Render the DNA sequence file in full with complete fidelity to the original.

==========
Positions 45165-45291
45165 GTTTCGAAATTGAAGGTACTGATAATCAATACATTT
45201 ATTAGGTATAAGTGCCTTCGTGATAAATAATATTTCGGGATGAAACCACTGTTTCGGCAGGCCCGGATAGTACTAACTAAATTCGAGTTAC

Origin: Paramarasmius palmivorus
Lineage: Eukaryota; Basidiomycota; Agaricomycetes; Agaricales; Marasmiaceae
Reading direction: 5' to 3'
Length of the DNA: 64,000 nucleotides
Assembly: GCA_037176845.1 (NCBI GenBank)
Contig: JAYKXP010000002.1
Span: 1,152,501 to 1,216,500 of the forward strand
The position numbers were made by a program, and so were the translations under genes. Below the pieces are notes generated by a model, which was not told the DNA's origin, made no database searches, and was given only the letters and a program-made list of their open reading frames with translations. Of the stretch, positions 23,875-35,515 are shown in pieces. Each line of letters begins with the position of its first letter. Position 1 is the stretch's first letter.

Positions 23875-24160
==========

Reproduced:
Positions 45165-45291
45165 GTTTCGAAATTGAAGGTACTGATAATCAATACATTT
45201 ATTAGGTATAAGTGCCTTCGTGATAAATAATATTTCGGGATGAAACCACTGTTTCGGCAGGCCCGGATAGTACTAACTAAATTCGAGTTAC

Origin: Paramarasmius palmivorus
Lineage: Eukaryota; Basidiomycota; Agaricomycetes; Agaricales; Marasmiaceae
Reading direction: 5' to 3'
Length of the DNA: 64,000 nucleotides
Assembly: GCA_037176845.1 (NCBI GenBank)
Contig: JAYKXP010000002.1
Span: 1,152,501 to 1,216,500 of the forward strand
The position numbers were made by a program, and so were the translations under genes. Below the pieces are notes generated by a model, which was not told the DNA's origin, made no database searches, and was given only the letters and a program-made list of their open reading frames with translations. Of the stretch, positions 23,875-35,515 are shown in pieces. Each line of letters begins with the position of its first letter. Position 1 is the stretch's first letter.

Positions 23875-24160